Why Marijuana is Dangerous for a Drug Addict

Marijuana is the most commonly used drug in the United States and the rest of the world.

It’s used medicinally in many cases and can help treat symptoms of chronic illnesses like HIV, multiple sclerosis, cancer, Crohn’s disease, and seizure disorders. Other cultures around the world use it because they believe it has spiritual properties.

When used recreationally, marijuana has a reputation for being safe, as risks of addiction and overdose are low. However, it’s not completely harmless for anyone, especially a recovering drug addict.

Just as many people consider marijuana to be a gateway drug to harder substances, it can also work as a crutch for an addict struggling with recovery who is still looking for a high.

Marijuana Use Disorder

Research suggests that marijuana use disorder is present to some degree in around 30% of people who regularly use marijuana. The use disorder most often shows up as dependence, so users experience withdrawal symptoms when not taking the drug.

There is an argument to be made that marijuana helps wean addicts off hard drugs. While this may work for some people, the bottom line is that marijuana is a substance that alters the user’s state of mind and can cause dependence. Using marijuana in this way puts the user at risk of replacing one addiction or dependence with another.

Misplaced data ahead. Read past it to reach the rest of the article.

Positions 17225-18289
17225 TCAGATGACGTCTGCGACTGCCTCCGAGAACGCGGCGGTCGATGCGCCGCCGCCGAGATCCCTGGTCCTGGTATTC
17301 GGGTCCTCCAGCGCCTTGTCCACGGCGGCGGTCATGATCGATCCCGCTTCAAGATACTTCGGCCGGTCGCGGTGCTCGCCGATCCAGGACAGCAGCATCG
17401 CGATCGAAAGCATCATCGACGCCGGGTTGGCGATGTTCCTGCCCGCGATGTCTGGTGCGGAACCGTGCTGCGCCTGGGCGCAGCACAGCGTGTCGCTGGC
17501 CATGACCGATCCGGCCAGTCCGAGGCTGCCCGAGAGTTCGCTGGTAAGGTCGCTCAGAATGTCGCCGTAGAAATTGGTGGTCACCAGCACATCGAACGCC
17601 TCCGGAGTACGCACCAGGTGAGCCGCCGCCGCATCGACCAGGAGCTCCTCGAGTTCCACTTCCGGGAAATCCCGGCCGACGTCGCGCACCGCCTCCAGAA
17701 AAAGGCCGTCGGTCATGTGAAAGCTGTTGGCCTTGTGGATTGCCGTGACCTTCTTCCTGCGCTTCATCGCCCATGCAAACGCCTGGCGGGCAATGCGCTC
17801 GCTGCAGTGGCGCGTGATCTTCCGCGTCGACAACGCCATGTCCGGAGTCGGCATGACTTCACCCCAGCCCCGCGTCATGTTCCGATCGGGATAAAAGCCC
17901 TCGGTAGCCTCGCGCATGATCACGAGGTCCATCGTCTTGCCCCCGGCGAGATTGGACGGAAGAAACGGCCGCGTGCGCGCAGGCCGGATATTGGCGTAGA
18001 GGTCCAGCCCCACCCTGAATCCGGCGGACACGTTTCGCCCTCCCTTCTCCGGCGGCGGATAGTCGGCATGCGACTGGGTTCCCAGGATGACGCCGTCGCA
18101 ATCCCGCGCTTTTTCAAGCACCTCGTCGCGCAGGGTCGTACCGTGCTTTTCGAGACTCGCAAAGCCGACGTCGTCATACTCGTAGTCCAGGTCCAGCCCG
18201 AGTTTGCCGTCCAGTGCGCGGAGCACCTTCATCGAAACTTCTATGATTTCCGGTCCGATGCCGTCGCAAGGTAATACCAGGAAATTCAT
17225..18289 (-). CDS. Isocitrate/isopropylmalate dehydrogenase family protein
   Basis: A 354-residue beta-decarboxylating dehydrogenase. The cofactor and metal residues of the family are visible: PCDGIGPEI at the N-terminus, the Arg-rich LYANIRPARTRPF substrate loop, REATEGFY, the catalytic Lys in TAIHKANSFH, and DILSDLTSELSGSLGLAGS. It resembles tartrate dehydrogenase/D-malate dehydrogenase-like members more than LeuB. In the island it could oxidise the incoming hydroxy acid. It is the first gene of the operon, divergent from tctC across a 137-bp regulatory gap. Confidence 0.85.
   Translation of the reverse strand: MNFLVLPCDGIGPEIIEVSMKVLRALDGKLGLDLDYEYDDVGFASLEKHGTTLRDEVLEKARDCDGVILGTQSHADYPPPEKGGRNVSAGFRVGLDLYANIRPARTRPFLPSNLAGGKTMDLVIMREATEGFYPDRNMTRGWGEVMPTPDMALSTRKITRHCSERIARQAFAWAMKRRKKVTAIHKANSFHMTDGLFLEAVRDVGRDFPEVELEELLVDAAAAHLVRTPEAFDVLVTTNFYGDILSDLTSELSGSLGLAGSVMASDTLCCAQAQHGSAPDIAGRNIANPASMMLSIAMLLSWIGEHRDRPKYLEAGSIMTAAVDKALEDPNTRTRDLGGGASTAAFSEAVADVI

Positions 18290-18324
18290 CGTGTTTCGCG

Other Mental Health Risks

Hard drugs can cause mental health issues in addicts, such as depression, psychosis, hallucinations, memory issues, and more.

Marijuana carries the risk of worsening pre-existing mental health conditions or causing serious relapses for mental illnesses that had been previously dealt with. This can be very dangerous for addicts that have lingering issues from using other drugs.

Risk of Overdose on Marijuana

While the risk of overdose on marijuana is famously low, it’s not impossible.

Over the years, the potency of marijuana has increased considerably. The average content of THC, the chemical that causes the high, was below 4% in the 1990s. In 2014, that average number rose to over 12%.

Researchers aren’t sure how much THC is enough to cause an overdose. In fact, they haven’t even agreed on a common test to determine levels of THC in the bloodstream.

Tests on animals and a few cases in humans, however, have shown that it is possible to die while consuming marijuana, even without the involvement of alcohol or other drugs.

Since many people assume marijuana is safe, it’s not unreasonable to be concerned about an addict ingesting unsafe levels of marijuana in a search for a higher high. If you’ve previously experienced an addiction to a harder drug, it’s safer to stay away from any mind-altering substance altogether, marijuana included.

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